The differences between an autobiography and a memoir, though significant, concern primarily emphasis and degree. In autobiography the writer assumes that the life record holds interest and significance that transcend the present. The narrative establishes a record from a personal perspective in an effort to explain and justify the author’s deeds and ideas. In a memoir, events that are experienced firsthand and personages the writer encounters through life are deemed more important than the individual life. Ben Bradlee labels his book a memoir, though it clearly includes elements of both genres.
A Boston Brahmin by birth, Bradlee offers a detailed account of his family background and life, as well as his three marriages and children. Yet what looms largest in the story is his career as a journalist, primarily his work as executive editor of The Washington Post from 1968 to 1991. Essentially the book covers two subjects, Bradlee’s life as a journalist and the important news stories of his career.
As editor of the most influential newspaper in the nation’s capital, Bradlee knew many prominent political figures and participated in momentous news stories, the Watergate affair being the most significant. Yet even when involved in important issues, he is inclined to give credit to others, most notably to reporters and writers under his direction.
The tone is straightforward and, as one would expect from a newspaperman, factual. Bradlee carefully avoids being boastful and downplays his own successes, military and journalistic. One must read carefully to gather his contribution to events that shaped larger contexts. For example, he barely mentions that he was second in his class at the exclusive St. Marks preparatory school, but goes into extensive detail about his mediocre academic record at Harvard University.
During World War II, he served as a junior officer on a destroyer in the South Pacific and participated in numerous important engagements, yet he chooses to emphasize humorous rather than significant events in his military life. In both military and professional roles, he estimates his successes, and enables the reader to do so, by including testimony of others who knew him. When he speaks of the eighteen Pulitzer Prizes won by The Washington Post and its staff while he was editor, he feels compelled to argue that such prizes do not always go to the most deserving candidates. He remembers well the admonition that boasting about one’s own accomplishments is in bad taste, and yet the book’s tone is not that of an excessively modest man.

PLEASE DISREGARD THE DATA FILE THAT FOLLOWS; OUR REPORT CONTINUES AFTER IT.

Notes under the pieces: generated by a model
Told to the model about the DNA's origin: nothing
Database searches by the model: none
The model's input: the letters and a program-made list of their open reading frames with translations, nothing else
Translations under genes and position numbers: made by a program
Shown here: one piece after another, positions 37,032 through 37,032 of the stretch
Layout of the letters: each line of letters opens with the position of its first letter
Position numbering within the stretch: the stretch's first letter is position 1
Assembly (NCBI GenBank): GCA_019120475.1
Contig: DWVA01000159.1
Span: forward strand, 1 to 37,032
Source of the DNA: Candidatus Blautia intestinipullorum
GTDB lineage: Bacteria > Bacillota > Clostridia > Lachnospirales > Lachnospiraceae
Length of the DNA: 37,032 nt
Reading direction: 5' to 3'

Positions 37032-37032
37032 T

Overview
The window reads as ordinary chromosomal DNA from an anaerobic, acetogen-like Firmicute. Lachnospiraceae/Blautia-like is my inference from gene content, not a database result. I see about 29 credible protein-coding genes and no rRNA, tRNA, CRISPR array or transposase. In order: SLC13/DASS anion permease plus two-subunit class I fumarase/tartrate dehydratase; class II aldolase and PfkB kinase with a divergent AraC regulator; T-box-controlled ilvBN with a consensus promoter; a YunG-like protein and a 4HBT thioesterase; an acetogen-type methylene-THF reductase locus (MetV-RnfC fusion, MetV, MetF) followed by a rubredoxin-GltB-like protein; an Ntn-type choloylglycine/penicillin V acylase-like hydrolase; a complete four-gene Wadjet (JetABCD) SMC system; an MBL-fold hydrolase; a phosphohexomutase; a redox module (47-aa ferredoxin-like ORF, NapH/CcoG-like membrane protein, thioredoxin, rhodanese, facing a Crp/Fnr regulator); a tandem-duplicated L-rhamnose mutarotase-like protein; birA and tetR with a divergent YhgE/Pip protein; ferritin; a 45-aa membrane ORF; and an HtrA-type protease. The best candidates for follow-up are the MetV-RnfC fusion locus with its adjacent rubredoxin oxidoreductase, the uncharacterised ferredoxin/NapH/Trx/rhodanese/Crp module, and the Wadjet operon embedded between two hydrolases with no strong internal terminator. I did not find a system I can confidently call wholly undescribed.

Bradlee has few ideals, and if he is willing to take himself lightly, he holds few others in awe either. He leaves the impression that he has little by way of conviction or settled belief to anchor him, but goes through life pragmatically, taking matters as they come and making the most of them. At Harvard, after a solid preparation in high school, he majored in English and Greek, yet he seems to have been strangely uninfluenced by either reading or ideas when in college. He pays no tributes to thinkers or the influence of books, although he does speak favorably of some outstanding professors. It may be that the journalist’s obligation to avoid ideological bias combines with the ephemeral nature of news writing to produce a largely surface view of issues. In narrating his personal life as well as events of his day, Bradlee appears to think it adequate to get the story straight and leave interpretation to others.
After his military service, he began his career as a journalist and reporter, mastering facts, writing them up, and moving on quickly to another story, without much reflection or analysis. While this discipline makes for excellent reporting of current events, it does not invariably make good books, which require a distance that encourages reflection and promotes analysis and interpretation. This book’s account does reflect his initial interest in investigative reporting, but in order for readers to grasp clearly the impact of Bradlee’s contribution to journalism, others will have to retell the story.
After a brief experience with a New England weekly and assorted journalistic assignments abroad, Bradlee settled in Washington with a reporter’s job at The Washington Post and catapulted to fame in the late 1950’s. By chance, he acquired as Georgetown neighbors John F. Kennedy, then a senator from Massachusetts, and his wife, Jackie. Bradlee, his wife Toni, and the Kennedys became close friends, a relationship that lasted into the early part of the Kennedy Administration. More than a friend, Kennedy was an important source of information, and from Kennedy’s perspective, Bradlee—a bright, energetic reporter with a Boston background—might promote...